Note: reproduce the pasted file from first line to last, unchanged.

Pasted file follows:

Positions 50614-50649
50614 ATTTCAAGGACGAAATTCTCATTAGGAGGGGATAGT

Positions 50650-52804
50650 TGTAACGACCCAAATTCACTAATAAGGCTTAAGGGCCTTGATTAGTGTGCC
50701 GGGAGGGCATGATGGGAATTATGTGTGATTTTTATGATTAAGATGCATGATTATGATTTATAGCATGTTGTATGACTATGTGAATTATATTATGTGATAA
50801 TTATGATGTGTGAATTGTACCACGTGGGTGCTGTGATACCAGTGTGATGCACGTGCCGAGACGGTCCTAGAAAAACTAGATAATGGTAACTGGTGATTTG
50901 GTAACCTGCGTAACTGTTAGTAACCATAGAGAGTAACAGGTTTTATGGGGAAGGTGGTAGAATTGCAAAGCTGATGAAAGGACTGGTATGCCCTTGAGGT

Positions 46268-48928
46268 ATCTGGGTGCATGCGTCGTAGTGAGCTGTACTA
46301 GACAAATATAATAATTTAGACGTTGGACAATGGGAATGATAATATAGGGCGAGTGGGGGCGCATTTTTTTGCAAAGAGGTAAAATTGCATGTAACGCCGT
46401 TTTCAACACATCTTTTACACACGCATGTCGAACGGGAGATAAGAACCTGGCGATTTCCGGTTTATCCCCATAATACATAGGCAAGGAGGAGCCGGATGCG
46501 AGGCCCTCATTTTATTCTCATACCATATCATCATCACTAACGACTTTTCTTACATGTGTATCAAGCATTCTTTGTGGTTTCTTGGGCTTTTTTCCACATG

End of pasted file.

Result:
Positions 50614-50649
50614 ATTTCAAGGACGAAATTCTCATTAGGAGGGGATAGT

Positions 50650-52804
50650 TGTAACGACCCAAATTCACTAATAAGGCTTAAGGGCCTTGATTAGTGTGCC
50701 GGGAGGGCATGATGGGAATTATGTGTGATTTTTATGATTAAGATGCATGATTATGATTTATAGCATGTTGTATGACTATGTGAATTATATTATGTGATAA
50801 TTATGATGTGTGAATTGTACCACGTGGGTGCTGTGATACCAGTGTGATGCACGTGCCGAGACGGTCCTAGAAAAACTAGATAATGGTAACTGGTGATTTG
50901 GTAACCTGCGTAACTGTTAGTAACCATAGAGAGTAACAGGTTTTATGGGGAAGGTGGTAGAATTGCAAAGCTGATGAAAGGACTGGTATGCCCTTGAGGT

Positions 46268-48928
46268 ATCTGGGTGCATGCGTCGTAGTGAGCTGTACTA
46301 GACAAATATAATAATTTAGACGTTGGACAATGGGAATGATAATATAGGGCGAGTGGGGGCGCATTTTTTTGCAAAGAGGTAAAATTGCATGTAACGCCGT
46401 TTTCAACACATCTTTTACACACGCATGTCGAACGGGAGATAAGAACCTGGCGATTTCCGGTTTATCCCCATAATACATAGGCAAGGAGGAGCCGGATGCG
46501 AGGCCCTCATTTTATTCTCATACCATATCATCATCACTAACGACTTTTCTTACATGTGTATCAAGCATTCTTTGTGGTTTCTTGGGCTTTTTTCCACATG